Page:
Gavin’s game plan for success – The Happy Puzzle Company

Gavin’s game plan for success – The Happy Puzzle Company

Alex Galbinski is a Jewish News journalist

A small selection of the games sold by The Happy Puzzle Company
A small selection of the games sold by The Happy Puzzle Company
Gavin Ucko, Founder and MD of The Happy Puzzle Company

by Alex Galbinski

It was perhaps inevitable that Gavin Ucko would end up owning a company designing and selling puzzles, for he had been creating them since he was just seven years old. Ucko started the award-winning The Happy Puzzle Company 22 years ago, when he was 23 and it sells more than 400 puzzles, games, challenges and puzzle books to around 150,000 customers, of which 14,000 are schools.

The former Haberdashers’ Aske’s Boys’ School pupil became the person his teachers could turn to if they had an empty assembly slot or if outdoor PE was rained off. But Ucko, who had his heart set on becoming a teacher after studying psychology and modern languages at Thames Valley University and received a Masters in the psychology of education from University of London Institute of Education, did not initially consider puzzles as something from which he would make a living.

“I didn’t see any way I could turn it into a career,” he admits. “But it all kind of just happened and there were some bizarre coincidences. When I was doing my Masters, the head of my course came to me with a set of puzzles he didn’t want and thought I could make better use of them.

“Around that time, a carpenter I knew who made wooden puzzles as a hobby and would take them to public places to watch people try to solve them asked me to shadow him for a few weeks, which I did. He then gave me a set of 15 puzzles and said to me: ‘You’ve got two degrees that are relevant to this, take these puzzles and go and create something with them.’”

At the time, Ucko, an experienced madrich, was living in the Bnei Akiva house in Woodside Park and had a “ready-made audience” of parents who were happy for him to conduct children’s parties, something the company still does.

Ucko, now 45 and living with his wife and four children aged between three and 14 in Edgware, was helped by the fact that in the early 1990s everybody read newspapers – there was no internet – and he was given a lot of publicity. He says the “most important thing” the company does are the “puzzle challenge days in school – we run programmes for up to 300 children, improving their thinking and team skills and developing their perception of what they can achieve”.

A small selection of the games sold by The Happy Puzzle Company
A small selection of the games sold by The Happy Puzzle Company

Of the 21 full-time staff, 11 of them work in schools. Puzzles and games are obviously Ucko’s passion, but while they are now his livelihood, the Edgware Adath Synagogue member loves sharing this passion for the benefit of others. “From a professional view, there is an understanding that we’re doing something that is actually improving children’s skills and it’s improving them in a way that is very unusual,” he says. “The work we do in schools involves taking them out of classroom and doing stuff they don’t perceive as learning – but they’re learning without realising it and so are more susceptible to it.”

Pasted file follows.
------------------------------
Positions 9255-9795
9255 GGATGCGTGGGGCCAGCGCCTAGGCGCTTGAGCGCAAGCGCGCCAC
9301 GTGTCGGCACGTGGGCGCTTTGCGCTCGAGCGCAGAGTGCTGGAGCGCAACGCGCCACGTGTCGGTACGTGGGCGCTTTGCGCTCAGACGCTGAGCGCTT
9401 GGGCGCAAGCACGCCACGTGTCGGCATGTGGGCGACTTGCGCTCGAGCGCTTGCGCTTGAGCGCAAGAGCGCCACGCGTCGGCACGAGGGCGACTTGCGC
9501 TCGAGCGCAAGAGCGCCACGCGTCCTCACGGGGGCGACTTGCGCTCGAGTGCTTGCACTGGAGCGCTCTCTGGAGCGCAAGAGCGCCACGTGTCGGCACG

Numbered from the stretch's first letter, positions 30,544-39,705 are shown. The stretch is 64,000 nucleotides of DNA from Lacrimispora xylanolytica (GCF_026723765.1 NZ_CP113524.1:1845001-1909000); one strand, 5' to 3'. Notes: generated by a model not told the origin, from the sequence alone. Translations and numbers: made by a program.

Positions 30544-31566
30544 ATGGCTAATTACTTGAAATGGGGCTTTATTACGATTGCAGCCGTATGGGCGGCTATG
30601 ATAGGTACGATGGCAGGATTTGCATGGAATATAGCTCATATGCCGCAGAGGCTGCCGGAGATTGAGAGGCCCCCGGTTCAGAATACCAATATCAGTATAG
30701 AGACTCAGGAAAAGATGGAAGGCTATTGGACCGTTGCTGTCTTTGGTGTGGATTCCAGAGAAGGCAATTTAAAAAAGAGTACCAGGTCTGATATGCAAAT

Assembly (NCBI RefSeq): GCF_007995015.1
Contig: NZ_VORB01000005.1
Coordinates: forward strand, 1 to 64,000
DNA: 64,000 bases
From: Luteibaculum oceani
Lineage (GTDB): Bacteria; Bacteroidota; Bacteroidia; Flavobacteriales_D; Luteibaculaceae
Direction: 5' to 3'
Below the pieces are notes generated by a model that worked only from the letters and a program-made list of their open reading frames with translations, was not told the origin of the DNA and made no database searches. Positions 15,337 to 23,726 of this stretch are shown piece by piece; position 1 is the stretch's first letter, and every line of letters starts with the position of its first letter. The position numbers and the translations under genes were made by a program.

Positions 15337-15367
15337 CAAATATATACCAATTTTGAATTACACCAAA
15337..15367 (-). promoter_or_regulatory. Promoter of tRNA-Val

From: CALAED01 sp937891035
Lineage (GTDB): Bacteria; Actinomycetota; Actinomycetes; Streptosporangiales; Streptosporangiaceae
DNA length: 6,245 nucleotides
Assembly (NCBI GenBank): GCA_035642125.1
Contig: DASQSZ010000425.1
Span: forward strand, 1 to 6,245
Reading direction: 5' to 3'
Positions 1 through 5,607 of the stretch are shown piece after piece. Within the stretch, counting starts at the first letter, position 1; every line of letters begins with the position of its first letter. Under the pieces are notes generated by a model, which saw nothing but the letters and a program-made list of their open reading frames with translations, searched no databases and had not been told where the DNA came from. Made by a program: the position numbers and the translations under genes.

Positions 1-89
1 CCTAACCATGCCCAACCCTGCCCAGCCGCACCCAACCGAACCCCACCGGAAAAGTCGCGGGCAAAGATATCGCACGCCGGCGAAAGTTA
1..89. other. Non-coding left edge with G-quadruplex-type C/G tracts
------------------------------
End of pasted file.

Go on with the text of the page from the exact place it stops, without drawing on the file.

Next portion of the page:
“We pride ourselves on the fact that everything we create in some way will develop thinking skills in children and adults. If it can’t do that in some way, then we won’t create or sell it. A total of 60 percent of the games The Happy Puzzle Company sells in the UK are only available through it, many of which are designed in-house. And games that Ucko designed as a child and teenager are still available commercially in some form.

He is most proud of the game Pandemonium “because it’s very difficult to create a game that adults and children can play on the same level and we succeeded in doing that”, the critically- acclaimed Ice Cubed, a mathematical game “with a very simple concept but it’s something that had never been done before”, Welcome To Puzzlington, “which is the world’s first mathematical train set”, which was created on a train, and the Jigraphy Football Map – this had a limited run of 12,000 copies, which were supposed to last for a year, but sold out in seven weeks.

The company’s bestselling product ever is The Amazing Clock Kit – it has sold 110,000 kits. But, as Ucko admits: “There were some games that were not such bestsellers.”

Indeed, eight years ago, the company launched a code-breaking game in the UK called Talk In Telephone Numbers. “It was an absolute disaster in the UK, but it got picked up in the United States by a company that rebranded it and it was very successful there.”

The company, which has a turnover of about £4.5million, is also not exempt from the problems of the recession. “When people have to cut back, puzzles don’t rate high on the list of priorities. It was absolutely tough during the recession for us.”

The company has started creating its own plastic moulds, allowing it to greatly expand its range of products, and has launched its international trade catalogue to secure overseas distributors. Ucko, a volunteer business mentor, advises: “Listen to the people around you who are experienced, and be realistic in your expectations. Most people who are successful don’t become successful overnight; it happens because of careful, thoughtful planning, cash flow and things like that.” As for his company’s future, he says: “I’d like to do more of the same and to increase the reach that we have, so many more children and adults can benefit from what we do.”

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